REVIEW: JB Shorts 17 (53-Two, Manchester)

JB Shorts 17 at 53-Two, Manchester until 27 May 2017
JB Shorts 17 at 53-Two, Manchester until 27 May 2017
REVIEWER: MEGAN HYLAND
upstaged rating: 

JB Shorts 2017 is a diverse collection of six short plays – each lasting fifteen minutes – written by established TV writers. Started in 2009, it is a bi-annual event that aims to showcase local talent in and around Manchester.

The first in the selection of plays is Helen Farrall’s Turn Around When Possible, which tells the story of married couple Gemma (Alexandra Maxwell) and Kev (Gareth Bennett-Ryan), who are on their way to Gemma’s birthday meal when their car breaks down. And while they run into Kev’s boss Melissa (Julia Walsh), they find that she is not all that they have to confront. Bennett-Ryan offered an emotional performance, however, Maxwell and Walsh’s delivery at times fell flat. Although at times the storyline felt reminiscent of a soap-opera, it had an undeniable heart.

Living the Dream by James and Aileen Quinn follows, starring Adam Jowett as Sam, a rehab patient tended to by nurse Rosa (Sandra Cole). This particular play features both clever and politically charged dialogue, with “Sam” representing fallen America. Both Jowett and Cole offer engaging performances, pushing the eloquently written script to new depths. Despite this, had I not read the play’s summary beforehand, the true meaning of the character may not have been as clear.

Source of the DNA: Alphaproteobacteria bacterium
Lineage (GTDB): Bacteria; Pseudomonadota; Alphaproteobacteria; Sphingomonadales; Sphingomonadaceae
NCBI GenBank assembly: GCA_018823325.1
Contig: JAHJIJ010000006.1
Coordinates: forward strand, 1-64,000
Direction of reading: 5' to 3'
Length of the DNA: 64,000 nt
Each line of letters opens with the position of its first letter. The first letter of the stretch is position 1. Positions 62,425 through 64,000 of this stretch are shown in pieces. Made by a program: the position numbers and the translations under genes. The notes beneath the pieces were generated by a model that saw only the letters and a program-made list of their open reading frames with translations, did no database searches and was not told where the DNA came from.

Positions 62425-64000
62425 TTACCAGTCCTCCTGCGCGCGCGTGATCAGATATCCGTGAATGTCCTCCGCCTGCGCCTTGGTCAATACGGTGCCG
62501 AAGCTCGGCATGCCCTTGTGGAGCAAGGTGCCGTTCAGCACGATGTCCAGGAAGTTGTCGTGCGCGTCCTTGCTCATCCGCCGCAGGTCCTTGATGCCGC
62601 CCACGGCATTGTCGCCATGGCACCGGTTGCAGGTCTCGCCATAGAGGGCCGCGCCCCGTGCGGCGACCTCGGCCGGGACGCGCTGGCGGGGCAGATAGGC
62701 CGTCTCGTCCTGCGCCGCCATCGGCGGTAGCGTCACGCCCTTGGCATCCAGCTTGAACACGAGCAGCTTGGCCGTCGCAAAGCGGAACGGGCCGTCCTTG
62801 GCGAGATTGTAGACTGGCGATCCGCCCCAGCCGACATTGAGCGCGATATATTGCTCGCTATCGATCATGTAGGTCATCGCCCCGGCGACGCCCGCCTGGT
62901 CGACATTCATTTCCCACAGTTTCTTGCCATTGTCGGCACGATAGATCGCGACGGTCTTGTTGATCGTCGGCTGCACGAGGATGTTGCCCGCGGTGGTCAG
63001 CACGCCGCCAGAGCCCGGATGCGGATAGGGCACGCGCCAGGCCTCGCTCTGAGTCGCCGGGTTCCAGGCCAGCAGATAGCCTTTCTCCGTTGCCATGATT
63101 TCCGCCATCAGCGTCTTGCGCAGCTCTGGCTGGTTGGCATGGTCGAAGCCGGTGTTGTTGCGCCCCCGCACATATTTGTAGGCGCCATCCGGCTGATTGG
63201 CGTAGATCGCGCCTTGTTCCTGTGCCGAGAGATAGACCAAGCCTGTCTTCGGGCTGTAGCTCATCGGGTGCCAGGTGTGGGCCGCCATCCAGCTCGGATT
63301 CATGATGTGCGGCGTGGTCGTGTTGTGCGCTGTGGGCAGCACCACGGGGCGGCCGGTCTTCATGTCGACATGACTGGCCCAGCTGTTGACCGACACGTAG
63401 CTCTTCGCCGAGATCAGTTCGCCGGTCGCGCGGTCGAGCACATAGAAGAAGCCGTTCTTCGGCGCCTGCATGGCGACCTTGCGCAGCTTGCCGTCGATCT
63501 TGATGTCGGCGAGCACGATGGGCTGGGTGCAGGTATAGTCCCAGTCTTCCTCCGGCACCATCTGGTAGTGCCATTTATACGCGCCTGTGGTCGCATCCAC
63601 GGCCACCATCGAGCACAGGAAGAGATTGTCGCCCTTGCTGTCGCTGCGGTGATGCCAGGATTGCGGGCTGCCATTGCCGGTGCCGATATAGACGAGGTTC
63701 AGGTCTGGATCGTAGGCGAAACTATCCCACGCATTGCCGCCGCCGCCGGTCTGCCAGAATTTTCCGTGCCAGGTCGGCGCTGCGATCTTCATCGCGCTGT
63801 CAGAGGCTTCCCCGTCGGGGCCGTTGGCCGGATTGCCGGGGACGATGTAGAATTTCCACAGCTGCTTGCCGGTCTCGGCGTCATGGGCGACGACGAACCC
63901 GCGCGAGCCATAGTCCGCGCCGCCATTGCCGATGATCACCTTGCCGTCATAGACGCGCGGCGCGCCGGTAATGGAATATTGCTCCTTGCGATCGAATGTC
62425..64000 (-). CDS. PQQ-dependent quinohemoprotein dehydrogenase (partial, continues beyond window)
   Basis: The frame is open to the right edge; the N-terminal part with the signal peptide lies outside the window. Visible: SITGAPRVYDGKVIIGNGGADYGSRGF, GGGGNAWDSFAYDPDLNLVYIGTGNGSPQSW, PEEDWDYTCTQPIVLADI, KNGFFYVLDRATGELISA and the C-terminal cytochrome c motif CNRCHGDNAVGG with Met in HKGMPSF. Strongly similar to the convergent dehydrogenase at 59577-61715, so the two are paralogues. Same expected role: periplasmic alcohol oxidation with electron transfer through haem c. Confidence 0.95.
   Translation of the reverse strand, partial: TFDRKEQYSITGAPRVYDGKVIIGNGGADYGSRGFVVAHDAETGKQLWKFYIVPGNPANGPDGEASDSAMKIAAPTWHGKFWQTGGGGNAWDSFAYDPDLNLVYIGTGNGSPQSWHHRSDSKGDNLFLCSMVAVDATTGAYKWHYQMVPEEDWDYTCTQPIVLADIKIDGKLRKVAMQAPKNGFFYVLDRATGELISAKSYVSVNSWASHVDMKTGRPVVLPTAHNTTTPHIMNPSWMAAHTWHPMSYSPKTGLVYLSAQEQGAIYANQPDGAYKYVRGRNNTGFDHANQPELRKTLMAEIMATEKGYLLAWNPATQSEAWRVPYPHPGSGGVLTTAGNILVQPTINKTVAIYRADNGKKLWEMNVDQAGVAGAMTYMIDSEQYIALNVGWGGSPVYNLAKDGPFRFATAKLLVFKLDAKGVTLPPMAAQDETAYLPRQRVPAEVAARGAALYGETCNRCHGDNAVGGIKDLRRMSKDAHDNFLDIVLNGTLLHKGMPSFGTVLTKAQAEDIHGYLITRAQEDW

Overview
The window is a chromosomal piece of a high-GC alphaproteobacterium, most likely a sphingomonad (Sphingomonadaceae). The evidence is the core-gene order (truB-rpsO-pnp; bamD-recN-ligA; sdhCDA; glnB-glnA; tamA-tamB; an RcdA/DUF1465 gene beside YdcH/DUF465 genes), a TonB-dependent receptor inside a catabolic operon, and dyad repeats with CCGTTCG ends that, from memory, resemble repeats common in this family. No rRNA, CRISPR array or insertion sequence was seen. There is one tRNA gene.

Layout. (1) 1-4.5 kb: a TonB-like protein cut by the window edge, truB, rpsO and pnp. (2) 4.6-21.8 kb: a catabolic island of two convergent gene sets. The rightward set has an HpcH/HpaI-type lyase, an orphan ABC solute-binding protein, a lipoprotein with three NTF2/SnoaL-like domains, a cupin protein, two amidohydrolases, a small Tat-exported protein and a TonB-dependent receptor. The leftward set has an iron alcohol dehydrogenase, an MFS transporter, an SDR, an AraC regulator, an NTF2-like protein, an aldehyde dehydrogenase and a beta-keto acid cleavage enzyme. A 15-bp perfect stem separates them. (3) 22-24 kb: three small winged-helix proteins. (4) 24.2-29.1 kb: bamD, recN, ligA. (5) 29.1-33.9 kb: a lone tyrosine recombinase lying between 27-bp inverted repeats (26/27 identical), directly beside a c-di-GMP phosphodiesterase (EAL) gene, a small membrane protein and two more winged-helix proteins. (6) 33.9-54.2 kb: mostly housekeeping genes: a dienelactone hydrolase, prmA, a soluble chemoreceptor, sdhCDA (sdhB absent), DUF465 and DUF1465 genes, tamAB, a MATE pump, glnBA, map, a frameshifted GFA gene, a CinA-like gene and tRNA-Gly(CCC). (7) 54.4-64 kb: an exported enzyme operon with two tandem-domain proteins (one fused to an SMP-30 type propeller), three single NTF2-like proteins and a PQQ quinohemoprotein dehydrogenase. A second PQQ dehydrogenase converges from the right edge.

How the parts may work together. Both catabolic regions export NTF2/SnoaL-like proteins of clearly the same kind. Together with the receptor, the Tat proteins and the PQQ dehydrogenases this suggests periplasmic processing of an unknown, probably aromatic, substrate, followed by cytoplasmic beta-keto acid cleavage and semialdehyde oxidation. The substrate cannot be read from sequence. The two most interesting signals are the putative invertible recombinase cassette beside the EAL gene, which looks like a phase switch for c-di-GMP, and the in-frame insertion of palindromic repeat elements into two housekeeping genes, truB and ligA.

The last play before the interval is Pretty Pimpin’ by Peter Kerry. Richard (James Quinn) is preparing to appear on the radio show Desert Island Discs in order to promote his memoir. However, both his agent Vicky (Victoria Scowcroft) and his daughter Janet (Alice Proctor) feel that one song, in particular, is missing. Kerry’s writing is beautifully delivered by the cast, offering a poignant and bittersweet story about the helplessness of a father.

Despite the promising quality of the first three plays, those that followed the interval were perhaps the best of the night, and my personal favourites.

Ian Kershaw’s Keep Breathing is a hilarious and skilfully written piece, starring Amy Drake as spinning instructor Carly, reflecting on her week whilst giving a class. The character of Carly will be familiar to many, and Drake brings remarkable charm and heart to her. And as Carly begins to realise that life with condescending boyfriend Matt (Ethan Holmes) may not be all that it seems, Keep Breathing takes on a more inspirational tone, encouraging us to live life for ourselves, not for others.

This was followed by Nick Ahad’s equally hilarious Inside Voices, which follows characters Reshma (Perveen Hussain) and Bob (Adam Rickitt) on their first date. However, there are some rather uninvited guests – their egos, played by Sara Latif and Leon Tagoe. With Inside Voices, Ahad offers an insightful and humorous look into self-censoring and what might happen if we just stopped listening to that inside voice.